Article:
They are living day to day. Doing the next right thing. Over and over again. They are simultaneously trying to do right by their students and their families, and colleagues, then also trying to parent, check in on family and friends, make sure there are groceries, and driving to practices, appointments, etc.
This has always been true, but the current situation has magnified existing problems in the teaching profession, leaving many educators deeply bone tired and at risk for the health consequences of that.
I’ve written quite a bit about teacher sustainability and attrition (Why Great Teachers Quit, and more recently, for Edutopia) and how schools can focus on increasing teacher agency, humanity, and wellness. Recently, I wrote about three more concepts that are often hidden, barely expressed, but consume more of teachers’ lives than ever.
They are emotional labor. Decision fatigue. And daily uncertainty. These ideas were not talked about much before the pandemic, and now, I think they are the main reasons teachers find themselves, like I did, unable to hold conversations with my spouse about schedule coordination at 8:30 pm, unable to to read directions on a Get Out the Vote action I wanted to do, and unable to even watch a TV show on a school night this past week.
The emotional labor of teaching in a pandemic has increased exponentially. For those of us teaching in person (and virtually too, come to think of it), we are on heightened alert emotionally, looking out for students’ mental and physical health. With parents and caregivers under significant stress, students are feeling this and are carrying it with them. Teachers have the constant labor of working to keep kids safe at school, with very high stakes. This looks like mask reminders, bathroom monitoring, material/supply management, and careful learning activity planning to safely social distance, or long screening processes.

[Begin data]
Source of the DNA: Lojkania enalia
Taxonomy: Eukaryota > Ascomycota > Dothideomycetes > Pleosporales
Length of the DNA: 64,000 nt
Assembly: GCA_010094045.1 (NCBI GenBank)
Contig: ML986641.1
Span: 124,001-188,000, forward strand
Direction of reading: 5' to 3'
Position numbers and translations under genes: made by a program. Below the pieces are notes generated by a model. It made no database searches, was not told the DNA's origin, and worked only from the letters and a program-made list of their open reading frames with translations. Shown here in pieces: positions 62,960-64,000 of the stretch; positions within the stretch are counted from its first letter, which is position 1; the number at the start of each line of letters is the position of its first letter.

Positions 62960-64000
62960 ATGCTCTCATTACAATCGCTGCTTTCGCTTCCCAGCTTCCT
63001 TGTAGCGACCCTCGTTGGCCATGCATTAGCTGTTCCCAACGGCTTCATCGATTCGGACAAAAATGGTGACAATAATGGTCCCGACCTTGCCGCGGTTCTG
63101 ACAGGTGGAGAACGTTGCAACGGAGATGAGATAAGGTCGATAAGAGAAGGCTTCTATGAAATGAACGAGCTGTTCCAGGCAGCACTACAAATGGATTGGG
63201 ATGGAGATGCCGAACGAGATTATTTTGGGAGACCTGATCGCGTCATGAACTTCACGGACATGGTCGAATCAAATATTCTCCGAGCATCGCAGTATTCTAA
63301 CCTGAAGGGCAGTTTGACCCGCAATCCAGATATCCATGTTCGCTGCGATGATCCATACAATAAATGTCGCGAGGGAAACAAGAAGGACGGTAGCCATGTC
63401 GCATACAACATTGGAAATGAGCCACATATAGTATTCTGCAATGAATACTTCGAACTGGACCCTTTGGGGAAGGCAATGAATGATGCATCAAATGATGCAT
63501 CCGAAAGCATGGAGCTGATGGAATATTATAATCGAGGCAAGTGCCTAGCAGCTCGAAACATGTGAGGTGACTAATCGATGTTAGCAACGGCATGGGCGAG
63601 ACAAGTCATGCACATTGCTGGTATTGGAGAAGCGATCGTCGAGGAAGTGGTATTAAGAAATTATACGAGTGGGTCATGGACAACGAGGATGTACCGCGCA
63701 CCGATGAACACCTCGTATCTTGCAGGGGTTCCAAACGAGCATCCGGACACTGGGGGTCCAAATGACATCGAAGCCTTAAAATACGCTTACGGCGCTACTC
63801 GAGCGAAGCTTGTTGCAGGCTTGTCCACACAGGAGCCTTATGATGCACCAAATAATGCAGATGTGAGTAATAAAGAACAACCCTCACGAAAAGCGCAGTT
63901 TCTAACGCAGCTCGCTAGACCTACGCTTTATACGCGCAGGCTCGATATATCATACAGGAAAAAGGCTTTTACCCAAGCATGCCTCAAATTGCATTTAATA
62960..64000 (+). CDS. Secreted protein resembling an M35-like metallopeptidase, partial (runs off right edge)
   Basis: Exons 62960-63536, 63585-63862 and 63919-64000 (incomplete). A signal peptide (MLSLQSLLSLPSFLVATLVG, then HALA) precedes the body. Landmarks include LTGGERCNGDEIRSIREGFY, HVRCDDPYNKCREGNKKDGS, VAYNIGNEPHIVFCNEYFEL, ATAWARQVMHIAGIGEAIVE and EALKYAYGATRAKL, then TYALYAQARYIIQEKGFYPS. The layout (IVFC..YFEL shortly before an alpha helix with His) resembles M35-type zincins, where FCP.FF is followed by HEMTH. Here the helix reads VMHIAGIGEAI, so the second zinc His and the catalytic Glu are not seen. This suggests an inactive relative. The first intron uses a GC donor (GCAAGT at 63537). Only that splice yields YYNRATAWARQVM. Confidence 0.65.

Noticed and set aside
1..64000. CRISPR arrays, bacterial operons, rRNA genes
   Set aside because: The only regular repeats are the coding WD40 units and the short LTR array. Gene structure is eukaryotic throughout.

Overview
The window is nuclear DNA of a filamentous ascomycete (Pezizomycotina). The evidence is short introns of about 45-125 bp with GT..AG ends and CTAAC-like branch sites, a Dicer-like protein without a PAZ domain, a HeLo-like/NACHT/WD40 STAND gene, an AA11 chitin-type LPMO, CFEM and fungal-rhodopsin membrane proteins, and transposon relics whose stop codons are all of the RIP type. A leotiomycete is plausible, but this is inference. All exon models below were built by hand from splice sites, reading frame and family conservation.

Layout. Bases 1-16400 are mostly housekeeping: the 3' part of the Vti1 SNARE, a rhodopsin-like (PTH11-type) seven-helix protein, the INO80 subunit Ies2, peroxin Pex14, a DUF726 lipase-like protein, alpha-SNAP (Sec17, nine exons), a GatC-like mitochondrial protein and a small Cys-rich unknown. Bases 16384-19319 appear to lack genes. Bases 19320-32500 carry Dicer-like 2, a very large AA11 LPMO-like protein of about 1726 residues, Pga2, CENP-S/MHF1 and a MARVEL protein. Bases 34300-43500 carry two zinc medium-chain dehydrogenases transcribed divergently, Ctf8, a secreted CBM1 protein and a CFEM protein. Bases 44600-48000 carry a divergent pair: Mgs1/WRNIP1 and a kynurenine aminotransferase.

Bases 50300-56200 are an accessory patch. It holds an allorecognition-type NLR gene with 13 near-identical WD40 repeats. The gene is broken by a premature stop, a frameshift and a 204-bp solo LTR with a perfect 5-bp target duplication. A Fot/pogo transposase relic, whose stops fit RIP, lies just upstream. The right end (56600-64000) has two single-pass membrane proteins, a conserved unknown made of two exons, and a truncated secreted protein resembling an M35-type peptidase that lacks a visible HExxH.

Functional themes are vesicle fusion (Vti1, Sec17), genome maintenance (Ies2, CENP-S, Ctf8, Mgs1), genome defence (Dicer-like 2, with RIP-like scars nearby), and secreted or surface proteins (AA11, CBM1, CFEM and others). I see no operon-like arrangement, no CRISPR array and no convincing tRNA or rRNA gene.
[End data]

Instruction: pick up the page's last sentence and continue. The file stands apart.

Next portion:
We hear the whisper.. “If you mess this up, your students and their families could get sick”.
This conflicts with how much I want to help students, as I bend over to say, yes, you can take a break, yes, it is okay to feel scared/nervous/anxious/worried. And then there is the labor of constantly evaluating situations.. is this activity okay? Is this too close? Do we wear masks outside for this game? This lesson? Do I pick up that pencil or book? Do we share books in the classroom library? And then of course, how am I keeping my own family safe spins in the background. Consider teachers who are pregnant, or families that are fighting other illnesses, or preexisting conditions.
All of this combines to create decision fatigue, because teachers were already making thousands of decisions a day — and now– thousands more, with much higher stakes.
It is no wonder that you stare at the salad dressings for 15 minutes, in your sweaty mask, unable to decide. Or can’t fathom deciding what to make for dinner. Our decision making skills have been all used up.
And then there is the creeping uncertainty that chases teachers around like a small, aggressive, barking dog. It is the bark of: be ready to go virtual at any minute. Do you have what you need? Do you have all the materials? Because this building might get shut down at any second. Or your situation might change at any minute. So, be ready. The ground you stand on is not solid. And standing there is exhausting. Behind that is all the news, the stories, of sick teachers, of Covid closing schools, of new cases, a constant bark that unsettles, takes away sleep, and sets you off balance.
So, in all this coverage of teaching in a pandemic, consider the heavy toll emotional labor, decision fatigue, and massive uncertainty is taking on your teachers. It is an often untold story.
If you are a school leader, consider, how can you streamline communications, support your teachers’ wellness, and simplify their lives right now? How can you also do that for yourself?
Because it is only September. And we have only just begun.